Eruko Sacco: Deepening Financial Access In Turkana County

Availability and equality to access financial services is key for development of grass-root economies across the country. Access to timely, appropriate and affordable financial products and services promotes financial inclusion which is a key enabler for growth of businesses and for personal development of individuals. In Turkana County, Eruko SACCO Limited is on the frontline to register members, mobilize savings and pursue economic opportunities in the agribusiness sector to maximize returns for members. The SACCO which has its offices in Lodwar town has seen its membership growing overtime and is now present in all the seven sub-counties of Turkana.

The Vision of the SACCO is to be a leading community empowering organization through initiatives that promote sustainable and diversified livelihoods. Eruko SACCO is regulated by the Sacco Societies Regulatory Authority and is governed by a board of nine directors who are elected in an AGM. To execute its mandate of economically empowering its members, Eruko SACCO engages in bee-keeping and production of honey for sale, manufacturing of soap and detergents from natural aloe-turkanensis plants that grow in Turkana County and advancing loans to its members.

The SACCO is on a continuous membership recruitment exercise. For one to become a member, an application form must be completed and submitted to the secretary of the society. Ordinary members are required to pay Kes.500 to join while membership by prescription can be attained by paying an entrance fee of Kes.10, 000. Upon admission of an ordinary member, a monthly savings of at least Kes.500 shall be required from members. Members can access loans twice their Savings after a six months period of consistent saving. Loans attract an interest rate of 12% per annum and must be guaranteed by a member of the SACCO.

Eruko SACCO is a true vehicle for development in North Western Kenya and its impact is being felt right from the grass-root level. The SACCO has strategic partners supporting its development and has enjoyed stability thanks to good leadership. Start your journey of saving and unlocking economic opportunities together with likeminded people by joining Eruko SACCO. Contact the SACCO via erukoinvestco.ltd@gmail.com or call +254 718 250 315 for enquiries at Eruko SACCO.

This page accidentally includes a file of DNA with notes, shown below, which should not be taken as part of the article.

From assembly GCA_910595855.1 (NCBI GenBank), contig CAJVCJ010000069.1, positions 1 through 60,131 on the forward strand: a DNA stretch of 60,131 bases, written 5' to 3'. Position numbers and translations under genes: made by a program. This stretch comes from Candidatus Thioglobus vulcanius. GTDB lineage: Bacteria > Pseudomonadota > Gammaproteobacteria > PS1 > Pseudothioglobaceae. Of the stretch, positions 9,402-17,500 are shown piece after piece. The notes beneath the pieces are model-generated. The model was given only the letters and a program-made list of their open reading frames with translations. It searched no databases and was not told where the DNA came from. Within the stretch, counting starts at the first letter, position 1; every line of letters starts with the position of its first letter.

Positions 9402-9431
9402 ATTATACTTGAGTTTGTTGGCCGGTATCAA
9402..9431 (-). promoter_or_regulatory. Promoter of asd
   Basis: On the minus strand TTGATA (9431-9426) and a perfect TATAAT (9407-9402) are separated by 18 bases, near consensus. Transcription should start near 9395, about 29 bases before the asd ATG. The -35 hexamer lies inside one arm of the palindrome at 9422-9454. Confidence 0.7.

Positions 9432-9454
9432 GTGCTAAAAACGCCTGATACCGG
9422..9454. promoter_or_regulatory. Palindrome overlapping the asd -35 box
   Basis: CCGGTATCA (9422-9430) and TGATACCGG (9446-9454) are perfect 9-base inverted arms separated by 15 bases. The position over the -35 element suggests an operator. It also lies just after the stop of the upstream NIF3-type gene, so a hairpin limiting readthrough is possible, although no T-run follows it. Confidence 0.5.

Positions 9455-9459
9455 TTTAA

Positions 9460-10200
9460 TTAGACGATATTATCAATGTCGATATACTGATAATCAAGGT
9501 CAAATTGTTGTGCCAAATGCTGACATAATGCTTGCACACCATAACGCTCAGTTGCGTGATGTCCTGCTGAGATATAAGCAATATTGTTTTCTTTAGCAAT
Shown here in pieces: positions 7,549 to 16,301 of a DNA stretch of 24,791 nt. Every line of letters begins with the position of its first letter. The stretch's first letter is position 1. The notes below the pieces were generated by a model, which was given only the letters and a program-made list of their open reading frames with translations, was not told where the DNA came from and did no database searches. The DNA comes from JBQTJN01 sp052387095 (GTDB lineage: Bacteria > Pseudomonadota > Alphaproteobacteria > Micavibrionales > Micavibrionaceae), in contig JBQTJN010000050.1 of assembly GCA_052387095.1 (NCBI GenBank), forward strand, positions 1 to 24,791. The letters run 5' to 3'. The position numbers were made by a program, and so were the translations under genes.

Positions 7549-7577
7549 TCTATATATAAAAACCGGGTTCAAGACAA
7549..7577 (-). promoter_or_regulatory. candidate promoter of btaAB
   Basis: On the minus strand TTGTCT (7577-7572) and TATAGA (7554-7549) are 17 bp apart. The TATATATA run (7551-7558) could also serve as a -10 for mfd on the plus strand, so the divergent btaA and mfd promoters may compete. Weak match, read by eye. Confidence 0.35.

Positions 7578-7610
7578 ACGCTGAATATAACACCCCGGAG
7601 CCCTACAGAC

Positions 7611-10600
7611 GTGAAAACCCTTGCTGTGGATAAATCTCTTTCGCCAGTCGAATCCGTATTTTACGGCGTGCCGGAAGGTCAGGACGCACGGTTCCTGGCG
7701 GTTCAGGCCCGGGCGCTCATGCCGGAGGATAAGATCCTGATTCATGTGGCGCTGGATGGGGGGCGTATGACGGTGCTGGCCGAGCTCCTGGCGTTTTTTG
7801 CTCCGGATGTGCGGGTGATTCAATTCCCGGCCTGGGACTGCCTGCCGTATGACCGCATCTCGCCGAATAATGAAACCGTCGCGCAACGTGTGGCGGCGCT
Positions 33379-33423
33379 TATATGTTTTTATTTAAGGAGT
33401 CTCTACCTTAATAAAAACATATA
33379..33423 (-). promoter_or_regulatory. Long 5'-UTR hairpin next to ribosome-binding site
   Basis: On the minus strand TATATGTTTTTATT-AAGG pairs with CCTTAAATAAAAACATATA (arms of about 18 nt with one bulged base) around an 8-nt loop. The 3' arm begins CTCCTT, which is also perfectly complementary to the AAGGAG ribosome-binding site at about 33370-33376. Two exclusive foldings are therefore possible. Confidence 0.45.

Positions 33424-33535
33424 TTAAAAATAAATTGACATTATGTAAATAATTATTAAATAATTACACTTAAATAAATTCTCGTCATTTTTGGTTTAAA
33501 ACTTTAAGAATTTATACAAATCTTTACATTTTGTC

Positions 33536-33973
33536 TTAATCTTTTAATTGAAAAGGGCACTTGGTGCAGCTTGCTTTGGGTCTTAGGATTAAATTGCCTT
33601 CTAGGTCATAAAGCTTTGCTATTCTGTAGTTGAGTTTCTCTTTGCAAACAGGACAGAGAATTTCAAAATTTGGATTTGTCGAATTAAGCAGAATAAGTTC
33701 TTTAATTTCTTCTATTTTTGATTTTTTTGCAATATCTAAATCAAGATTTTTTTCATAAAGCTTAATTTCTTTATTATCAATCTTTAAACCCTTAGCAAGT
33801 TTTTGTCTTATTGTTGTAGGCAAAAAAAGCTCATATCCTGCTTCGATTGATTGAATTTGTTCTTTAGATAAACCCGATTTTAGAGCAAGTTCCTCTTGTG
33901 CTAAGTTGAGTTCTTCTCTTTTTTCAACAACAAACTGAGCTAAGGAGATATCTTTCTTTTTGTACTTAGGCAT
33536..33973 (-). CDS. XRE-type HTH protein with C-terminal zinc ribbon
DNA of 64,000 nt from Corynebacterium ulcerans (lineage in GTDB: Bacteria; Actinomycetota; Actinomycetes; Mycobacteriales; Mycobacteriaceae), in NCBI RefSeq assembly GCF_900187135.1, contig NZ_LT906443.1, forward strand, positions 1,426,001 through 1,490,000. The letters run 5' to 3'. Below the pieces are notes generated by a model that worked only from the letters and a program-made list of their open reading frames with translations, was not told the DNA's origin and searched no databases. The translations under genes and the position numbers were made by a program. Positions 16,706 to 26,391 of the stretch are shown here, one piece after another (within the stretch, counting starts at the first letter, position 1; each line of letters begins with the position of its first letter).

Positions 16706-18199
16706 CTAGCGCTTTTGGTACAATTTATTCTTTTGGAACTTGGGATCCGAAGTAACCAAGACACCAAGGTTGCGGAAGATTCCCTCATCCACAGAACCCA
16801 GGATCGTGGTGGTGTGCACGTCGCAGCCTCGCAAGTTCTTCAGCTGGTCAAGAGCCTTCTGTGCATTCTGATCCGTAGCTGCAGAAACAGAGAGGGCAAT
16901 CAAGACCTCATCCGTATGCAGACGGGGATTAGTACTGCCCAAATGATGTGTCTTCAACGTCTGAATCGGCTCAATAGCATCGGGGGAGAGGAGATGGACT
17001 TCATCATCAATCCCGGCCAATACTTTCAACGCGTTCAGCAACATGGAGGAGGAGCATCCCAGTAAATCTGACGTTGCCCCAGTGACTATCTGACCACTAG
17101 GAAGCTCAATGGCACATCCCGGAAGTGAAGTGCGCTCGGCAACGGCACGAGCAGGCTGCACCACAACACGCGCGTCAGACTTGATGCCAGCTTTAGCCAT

Fundamental Insights On Property Investment In Kenya

Hosted by Chams Media in partnership with Purple Dot International on 26th January, 2022

The webinar presenters were: Renu Hunjan a real-estate marketing strategist, Austin Waga head of mortgagees Stanbic bank and Adeel Madhani a legal expert practicing with Mohamed Madhani & Co Advocates. Together, these panelists equipped attendees with critical information on matters property investment. An investment possession is a real estate property, purchased with the intention of earning a return on the investment, either through rental income, the future resale of the property, or both. The property may be held by an individual investor, a group of investors, or a corporation. For third parties, a license allows access to a property at a fee. It could also be a long-term endeavor or a short-term investment. Investment property is also a term that may be used to describe other assets purchased for the sake of future appreciation such as art, securities, land, or other collectibles.

Robert Kiyosaki says, “Real estate investing, even on a very small scale remains a tried and true means of building an individual’s cash flow and wealth”. People, especially Kenyan investors have always had faith in real estate. Anyone interested in property investment of whatever kind, ought to establish at full length, the when, why, what and how of what they desire.  The legal requirements for anyone interested in the ownership of any investment are an identifying document (ID or Passport) and a Kenya Revenue Authority (KRA) pin.  It is important for any prospective buyer to do their due diligence before any commitment; this involves a thorough background search, finding someone locally to physically check things on the ground as photos can be deceptive at times, hiring an independent advocate, personally checking on the property developer, pegging payment on construction milestones and if possible having the bank do it’s due diligence too.

It is safer and easier to purchase properties that are fully managed. It is also critical to consider whether one’s goals can still be achieved, especially putting into consideration a country’s tax obligations. For land purchase, it is important for one to have a physical title deed and also ensure a search is done to verify that they are the rightful owner. For other properties, it’s better to have a sublease than a share certificate.

Finally, those interested in mortgages ought to understand the bank requirements and be aware that the lending bank has to consider their residential status and whether their income is sustainable and verifiable.   

Position Of Cooperative Movement in Kenya’s Economy